Immutable Models in MVVM

10-22-04 025
Source: flickr/ Jeff Attaway

MVVM

The first M stands for Model – an implementation of the application’s domain model that includes a data model along with business and validation logic. Examples of model objects include repositories, business objects, data transfer objects (DTOs), Plain Old CLR Objects (POCOs), and generated entity and proxy objects.

definition source

Immutability

In object-oriented and functional programming, an immutable object(unchangeable object) is an object whose state cannot be modified after it is created. This is in contrast to a mutable object (changeable object), which can be modified after it is created.

definition source

Why bother?

Imagine the next simple situation, your application downloads a JSON,  deserialises it to an object and then presents the downloaded data. You would expect the downloaded data to be one-to-one to the data on the remote server, however the data can be accidentally or intentionally mutated. Continue reading “Immutable Models in MVVM”

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Converting JSON file to a SQLite database

When it comes to a data storage for your application, there are multiple options. Depends on your needs you may choose a JSON file or a proper SQLite database. Some times you may need to convert a JSON to SQLite DB and that is the topic of the current post.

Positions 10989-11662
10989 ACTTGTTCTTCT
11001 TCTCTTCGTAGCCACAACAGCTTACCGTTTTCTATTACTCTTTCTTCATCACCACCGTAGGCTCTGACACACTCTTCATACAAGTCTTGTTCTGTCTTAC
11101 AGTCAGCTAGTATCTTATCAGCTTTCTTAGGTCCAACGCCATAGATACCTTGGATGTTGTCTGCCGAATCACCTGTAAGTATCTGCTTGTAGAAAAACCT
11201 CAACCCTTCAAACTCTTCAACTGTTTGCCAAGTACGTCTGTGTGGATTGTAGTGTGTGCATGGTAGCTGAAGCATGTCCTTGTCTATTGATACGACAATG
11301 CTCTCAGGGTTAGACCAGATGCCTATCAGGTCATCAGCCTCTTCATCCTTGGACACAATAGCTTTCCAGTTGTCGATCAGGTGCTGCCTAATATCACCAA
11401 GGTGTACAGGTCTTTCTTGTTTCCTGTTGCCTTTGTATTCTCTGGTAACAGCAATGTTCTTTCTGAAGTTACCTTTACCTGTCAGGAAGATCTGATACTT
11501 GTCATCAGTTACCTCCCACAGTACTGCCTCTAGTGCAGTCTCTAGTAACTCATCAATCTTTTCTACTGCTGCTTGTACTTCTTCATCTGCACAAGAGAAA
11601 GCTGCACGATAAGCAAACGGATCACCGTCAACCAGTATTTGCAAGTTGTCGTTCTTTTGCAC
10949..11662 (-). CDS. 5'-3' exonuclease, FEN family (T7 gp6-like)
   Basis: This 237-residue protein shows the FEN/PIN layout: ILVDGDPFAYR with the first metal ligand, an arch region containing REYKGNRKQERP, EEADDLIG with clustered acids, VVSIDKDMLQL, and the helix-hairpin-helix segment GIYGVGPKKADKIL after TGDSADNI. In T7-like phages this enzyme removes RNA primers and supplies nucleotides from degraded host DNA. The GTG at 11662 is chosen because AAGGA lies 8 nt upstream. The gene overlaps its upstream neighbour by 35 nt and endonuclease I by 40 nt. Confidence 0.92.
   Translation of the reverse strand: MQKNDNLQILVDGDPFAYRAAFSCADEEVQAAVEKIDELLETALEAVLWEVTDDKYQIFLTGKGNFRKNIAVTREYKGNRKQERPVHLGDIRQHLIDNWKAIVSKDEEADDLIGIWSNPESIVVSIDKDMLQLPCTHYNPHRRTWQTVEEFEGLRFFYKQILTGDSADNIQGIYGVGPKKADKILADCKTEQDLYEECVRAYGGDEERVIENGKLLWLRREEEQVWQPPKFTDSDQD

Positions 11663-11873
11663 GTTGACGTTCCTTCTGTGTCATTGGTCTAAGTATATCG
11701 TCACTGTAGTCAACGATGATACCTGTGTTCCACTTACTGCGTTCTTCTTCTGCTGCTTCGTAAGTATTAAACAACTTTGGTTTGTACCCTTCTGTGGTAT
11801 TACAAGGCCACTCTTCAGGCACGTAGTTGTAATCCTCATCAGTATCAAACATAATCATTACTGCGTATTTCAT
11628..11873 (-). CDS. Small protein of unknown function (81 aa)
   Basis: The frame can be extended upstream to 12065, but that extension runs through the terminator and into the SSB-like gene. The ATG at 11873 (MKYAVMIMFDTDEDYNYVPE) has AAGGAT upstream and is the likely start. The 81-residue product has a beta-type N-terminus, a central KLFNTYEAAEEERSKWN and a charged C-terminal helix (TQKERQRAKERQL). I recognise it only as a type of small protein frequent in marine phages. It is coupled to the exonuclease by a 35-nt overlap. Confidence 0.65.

First idea that you may get is to solve the problem in code. Well, we are developers and we are best in it after all. However, SQLite CLI is powerful enough to solve our issue or at least to solve it partly. SQLite CLI supports multiple data sources but not JSON. We will have to convert JSON to CSV and depending on the data structure it could be complex or an easy task to do. Here you could write some code or use an existing solutions (google it) in order to make the conversion happen.

The interesting part is the data import itself and it’s pitfalls. I had to replace a ‘,’ separator by “|” since the SQLite CLI ignored my quoted nested commas. Another thing to keep in mind that leading and trailing spaces are not ignored and they are a part of the value. You can define the table scheme before the import or alter it after the import, depends on your needs. For doing it before you just have to create a table manually, otherwise you will have to use the SQLite CLI or a SQLite browser to alter an auto-generated table.

Let’s take a look on a simple case where we will import a CSV file with a custom separator without defining the table scheme before the import.
CSV contents:

A|B|C
1|2|3
4|5|6
SQLite CLI:
sqlite3 dummy.db
SQLite version 3.19.3 2017-06-27 16:48:08
Enter “.help” for usage hints.
sqlite> .mode csv
sqlite> .separator |
sqlite> .import dummy.csv ABC
sqlite> select * from ABC;
1|2|3
4|5|6
sqlite>
As you see it is quite simple. The first argument is the output file, in our case it is a “dummy.db”. The rest are basically dot-commands that define the input mode “csv”, the separator “|”, the data source “dummy.csv” and the table name to import the data  to “ABC”.
It is very easy and intuitive to use. I would recommend to get familiar with the SQLite CLI just to know what it is capable of in order to save your time and nerves.